Turner Performs in All-Star Atlanta Magicians Show at Tucker Rec Center
Last week, I joined four other Atlanta magicians onstage
(plus another half-dozen in crew and backstage support) in a community relations effort on behalf of the Georgia Magic Club, Ring 9 of the International Brotherhood of Magicians.
On Wednesday, June 3, members of IBM Ring 9 – The Georgia Magic Club produced an all-star magic show for the students attending DeKalb County’s “Camp Superstars” at the Tucker Recreational Center in Tucker, Georgia. The performers included Paul Sponaugle, Merritt Ambrose, Debbie Leifer, and myself, with current Ring 9 president Dale Adamson serving as master of ceremonies.
I was honored to be asked to be the closer on a show in which all the performers and the MC had been voted “Greater Atlanta Magician of the Year” at least once, and in some cases multiple times. Ring 9 members West Evans, Mike Dunagan, Martin Baratz, Gene Hendrix, Dan Garrett, and Jim Mangham served as the technical and stage crew for the show, and current Ring 9 Vice President Mark Hatfield was the producer.Every performer brought something special and unique to the show. Paul Sponaugle has an engaging wit and impeccable comic timing, and he interacted perfectly with his chosen volunteer in a magical torn and restored paper routine. Merritt Ambrose performed a classic broken and restored balloon string trick, and finished by making his table float in the air. Debbie Leifer delivered a strong presentation which climaxed with the continuous production of coins from the air, during which she was assisted by a youngster whose reactions were as magical as the trick itself.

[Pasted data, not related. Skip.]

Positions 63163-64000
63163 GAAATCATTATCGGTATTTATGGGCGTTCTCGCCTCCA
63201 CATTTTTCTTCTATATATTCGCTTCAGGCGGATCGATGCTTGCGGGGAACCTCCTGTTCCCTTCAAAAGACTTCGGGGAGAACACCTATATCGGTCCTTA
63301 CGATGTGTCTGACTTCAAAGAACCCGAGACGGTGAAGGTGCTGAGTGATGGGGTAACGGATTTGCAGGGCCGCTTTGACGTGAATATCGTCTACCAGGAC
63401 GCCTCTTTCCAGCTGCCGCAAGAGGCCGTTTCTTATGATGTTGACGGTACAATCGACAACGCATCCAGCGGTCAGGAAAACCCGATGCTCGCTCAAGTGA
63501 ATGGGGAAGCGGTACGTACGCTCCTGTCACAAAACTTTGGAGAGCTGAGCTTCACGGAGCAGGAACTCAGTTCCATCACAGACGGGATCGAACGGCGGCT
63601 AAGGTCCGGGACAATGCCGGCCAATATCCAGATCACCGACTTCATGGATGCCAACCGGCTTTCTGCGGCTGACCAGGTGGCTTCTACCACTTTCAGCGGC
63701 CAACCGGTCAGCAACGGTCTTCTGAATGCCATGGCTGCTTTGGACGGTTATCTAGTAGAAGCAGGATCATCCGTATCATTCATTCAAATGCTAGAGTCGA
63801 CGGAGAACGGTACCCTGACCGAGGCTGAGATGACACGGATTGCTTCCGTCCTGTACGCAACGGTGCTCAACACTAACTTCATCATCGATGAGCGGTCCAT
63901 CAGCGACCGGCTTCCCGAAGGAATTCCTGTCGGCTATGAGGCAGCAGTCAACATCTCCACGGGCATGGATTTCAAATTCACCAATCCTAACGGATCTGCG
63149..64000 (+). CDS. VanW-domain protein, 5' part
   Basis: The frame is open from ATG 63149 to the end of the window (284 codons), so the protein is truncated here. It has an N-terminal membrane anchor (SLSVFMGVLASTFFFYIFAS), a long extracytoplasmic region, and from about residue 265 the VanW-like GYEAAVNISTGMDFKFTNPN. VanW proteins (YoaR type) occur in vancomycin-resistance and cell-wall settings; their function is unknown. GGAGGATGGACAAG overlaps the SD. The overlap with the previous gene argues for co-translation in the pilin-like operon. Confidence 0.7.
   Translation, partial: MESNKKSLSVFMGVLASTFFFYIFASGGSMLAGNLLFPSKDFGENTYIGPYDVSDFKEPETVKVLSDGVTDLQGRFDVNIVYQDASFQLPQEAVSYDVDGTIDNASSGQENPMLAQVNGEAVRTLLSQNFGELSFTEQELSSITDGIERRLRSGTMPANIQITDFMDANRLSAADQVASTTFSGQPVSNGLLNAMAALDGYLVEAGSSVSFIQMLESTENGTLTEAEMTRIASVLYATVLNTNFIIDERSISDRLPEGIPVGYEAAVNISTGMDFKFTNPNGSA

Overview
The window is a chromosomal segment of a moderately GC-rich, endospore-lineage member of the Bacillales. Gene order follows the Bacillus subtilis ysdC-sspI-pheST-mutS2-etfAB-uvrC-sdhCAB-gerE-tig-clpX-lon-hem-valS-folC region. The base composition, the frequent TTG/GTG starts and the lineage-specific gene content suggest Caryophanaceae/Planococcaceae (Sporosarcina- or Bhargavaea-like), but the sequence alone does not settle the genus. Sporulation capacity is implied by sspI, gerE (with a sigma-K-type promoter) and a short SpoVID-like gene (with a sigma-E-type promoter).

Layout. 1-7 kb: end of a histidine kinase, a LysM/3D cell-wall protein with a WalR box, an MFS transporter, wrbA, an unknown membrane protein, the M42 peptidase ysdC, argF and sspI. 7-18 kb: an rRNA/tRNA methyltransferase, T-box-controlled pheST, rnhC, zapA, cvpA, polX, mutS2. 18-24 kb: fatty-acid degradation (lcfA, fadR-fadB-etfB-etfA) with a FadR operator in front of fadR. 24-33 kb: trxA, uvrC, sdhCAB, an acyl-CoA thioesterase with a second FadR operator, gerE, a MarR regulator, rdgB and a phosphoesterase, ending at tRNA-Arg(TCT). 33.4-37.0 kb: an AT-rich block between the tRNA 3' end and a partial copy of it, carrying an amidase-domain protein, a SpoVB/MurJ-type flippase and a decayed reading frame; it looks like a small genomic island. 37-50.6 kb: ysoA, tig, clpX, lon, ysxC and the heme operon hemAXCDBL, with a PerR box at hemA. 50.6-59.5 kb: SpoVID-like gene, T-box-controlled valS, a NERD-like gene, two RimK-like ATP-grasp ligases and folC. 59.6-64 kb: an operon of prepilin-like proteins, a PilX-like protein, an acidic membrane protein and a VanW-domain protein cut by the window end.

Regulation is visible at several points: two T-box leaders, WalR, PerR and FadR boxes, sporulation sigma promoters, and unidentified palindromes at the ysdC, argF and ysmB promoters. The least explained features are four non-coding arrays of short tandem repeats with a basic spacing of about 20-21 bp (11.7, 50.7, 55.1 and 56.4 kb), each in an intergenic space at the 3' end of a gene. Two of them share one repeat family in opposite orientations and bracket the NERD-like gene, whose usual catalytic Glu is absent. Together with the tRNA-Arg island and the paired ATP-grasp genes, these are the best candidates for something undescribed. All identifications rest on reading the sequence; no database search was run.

During my own segment, I got some terrific screams by causing the audience to see my head shrinking and growing in a strange optical illusion. After some comedy balloon sculptures, I caused a young boy’s signed playing card to vanish while he was holding the deck of cards, only to appear in a previously inflated and tied balloon. I then closed the show with a classical stage illusion in which a young girl is suspended in the air between two chairs.
The program, which entertained somewhere on the order of 250 kids aged 5-15 (plus at least a dozen adults), was not just a great way to engage and support activities in the greater Atlanta community, but also a way for Ring 9 to progress toward award status within the International Brotherhood of Magicians. “Honor Rings” are designated by the international organization for chapters, or Rings, which attain specific membership and programming criteria.I am thrilled to be part of Ring 9, the Georgia Magic Club. I served as Ring president in 2000 and 2001 – just a few years after joining the club in 1998 – and I have been an active board member for most of the years since. I can easily assert that I would not have the career I have now, nor would I have pursued leadership roles at the international level, without the support and encouragement of so many of the members of IBM Ring 9.
While performances for children’s groups are not my primary market, I considered it a privilege (as well as a lot of fun!) to participate in this project. I thank Ring 9 vice president Mark Hatfield for inviting me to be part of the show, and congratulations to the cast and crew on a job well done!